Reinforcement learning is an area of machine learning inspired by behaviorist psychology, concerned with how software agents ought to take actions in an environment so as to maximize some notion of cumulative reward. The problem, due to its generality, is studied in many other disciplines, such as game theory, control theory, operations research, information theory, simulation-based optimization, multi-agent systems, swarm intelligence, statistics, and genetic algorithms. In the operations research and control literature, the field where reinforcement learning methods are studied is called approximate dynamic programming. The problem has been studied in the theory of optimal control, though most studies are concerned with the existence of optimal solutions and their characterization, and not with the learning or approximation aspects. In economics and game theory, reinforcement learning may be used to explain how equilibrium may arise under bounded rationality.
In machine learning, the environment is typically formulated as a Markov decision process (MDP) as many reinforcement learning algorithms for this context utilize dynamic programming techniques. The main difference between the classical techniques and reinforcement learning algorithms is that the latter do not need knowledge about the MDP and they target large MDPs where exact methods become infeasible.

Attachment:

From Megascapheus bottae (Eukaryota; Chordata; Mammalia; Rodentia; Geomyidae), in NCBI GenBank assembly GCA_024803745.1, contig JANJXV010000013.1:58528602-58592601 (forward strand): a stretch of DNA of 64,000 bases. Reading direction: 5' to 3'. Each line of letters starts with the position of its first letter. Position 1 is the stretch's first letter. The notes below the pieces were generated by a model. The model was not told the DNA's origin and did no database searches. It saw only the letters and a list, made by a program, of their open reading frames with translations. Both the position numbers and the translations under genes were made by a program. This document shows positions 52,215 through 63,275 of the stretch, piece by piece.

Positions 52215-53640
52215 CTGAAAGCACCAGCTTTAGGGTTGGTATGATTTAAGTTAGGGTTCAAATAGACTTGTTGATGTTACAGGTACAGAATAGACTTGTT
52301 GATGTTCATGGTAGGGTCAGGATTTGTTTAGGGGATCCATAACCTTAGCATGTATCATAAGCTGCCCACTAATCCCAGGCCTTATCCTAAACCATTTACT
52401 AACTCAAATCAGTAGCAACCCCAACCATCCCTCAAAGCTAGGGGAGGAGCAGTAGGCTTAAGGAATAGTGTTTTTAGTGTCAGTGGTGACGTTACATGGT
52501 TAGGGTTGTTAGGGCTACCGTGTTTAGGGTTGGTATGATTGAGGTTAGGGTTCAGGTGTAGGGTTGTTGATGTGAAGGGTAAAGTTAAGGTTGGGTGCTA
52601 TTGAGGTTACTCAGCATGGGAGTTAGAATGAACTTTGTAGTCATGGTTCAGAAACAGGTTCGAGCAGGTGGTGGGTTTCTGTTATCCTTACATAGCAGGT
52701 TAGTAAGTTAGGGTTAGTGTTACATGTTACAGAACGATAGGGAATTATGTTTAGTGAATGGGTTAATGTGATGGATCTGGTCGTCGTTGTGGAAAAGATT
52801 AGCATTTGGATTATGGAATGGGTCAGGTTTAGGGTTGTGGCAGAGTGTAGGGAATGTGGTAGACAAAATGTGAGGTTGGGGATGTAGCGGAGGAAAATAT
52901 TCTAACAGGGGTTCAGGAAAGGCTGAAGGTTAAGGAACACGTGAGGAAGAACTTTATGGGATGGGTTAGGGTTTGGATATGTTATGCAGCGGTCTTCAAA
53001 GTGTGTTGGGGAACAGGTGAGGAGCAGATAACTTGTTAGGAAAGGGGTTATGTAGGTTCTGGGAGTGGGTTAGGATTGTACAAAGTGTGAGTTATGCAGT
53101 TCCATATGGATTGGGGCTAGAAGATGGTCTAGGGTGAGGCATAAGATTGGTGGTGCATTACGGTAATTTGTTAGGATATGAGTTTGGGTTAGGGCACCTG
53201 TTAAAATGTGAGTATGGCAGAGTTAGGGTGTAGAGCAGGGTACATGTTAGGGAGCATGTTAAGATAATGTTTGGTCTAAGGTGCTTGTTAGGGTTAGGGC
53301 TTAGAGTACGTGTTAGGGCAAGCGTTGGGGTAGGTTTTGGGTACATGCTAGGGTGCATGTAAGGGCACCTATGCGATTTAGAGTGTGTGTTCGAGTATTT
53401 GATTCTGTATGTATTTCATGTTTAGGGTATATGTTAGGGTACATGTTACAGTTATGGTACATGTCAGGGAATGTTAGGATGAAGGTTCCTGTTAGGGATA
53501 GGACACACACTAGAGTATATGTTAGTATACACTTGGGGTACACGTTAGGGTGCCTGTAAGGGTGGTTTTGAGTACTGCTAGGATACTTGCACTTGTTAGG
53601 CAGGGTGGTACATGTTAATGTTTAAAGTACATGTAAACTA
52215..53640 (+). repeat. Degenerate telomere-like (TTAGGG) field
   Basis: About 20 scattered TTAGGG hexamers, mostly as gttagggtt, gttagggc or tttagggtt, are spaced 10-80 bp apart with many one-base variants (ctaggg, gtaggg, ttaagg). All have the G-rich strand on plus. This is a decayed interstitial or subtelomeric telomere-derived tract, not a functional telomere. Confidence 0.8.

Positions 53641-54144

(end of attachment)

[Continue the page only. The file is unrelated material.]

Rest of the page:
Reinforcement learning differs from standard supervised learning in that correct input/output pairs are never presented, nor sub-optimal actions explicitly corrected. Further, there is a focus on on-line performance, which involves finding a balance between exploration (of uncharted territory) and exploitation (of current knowledge). The exploration vs. exploitation trade-off in reinforcement learning has been most thoroughly studied through the multi-armed bandit problem and in finite MDPs.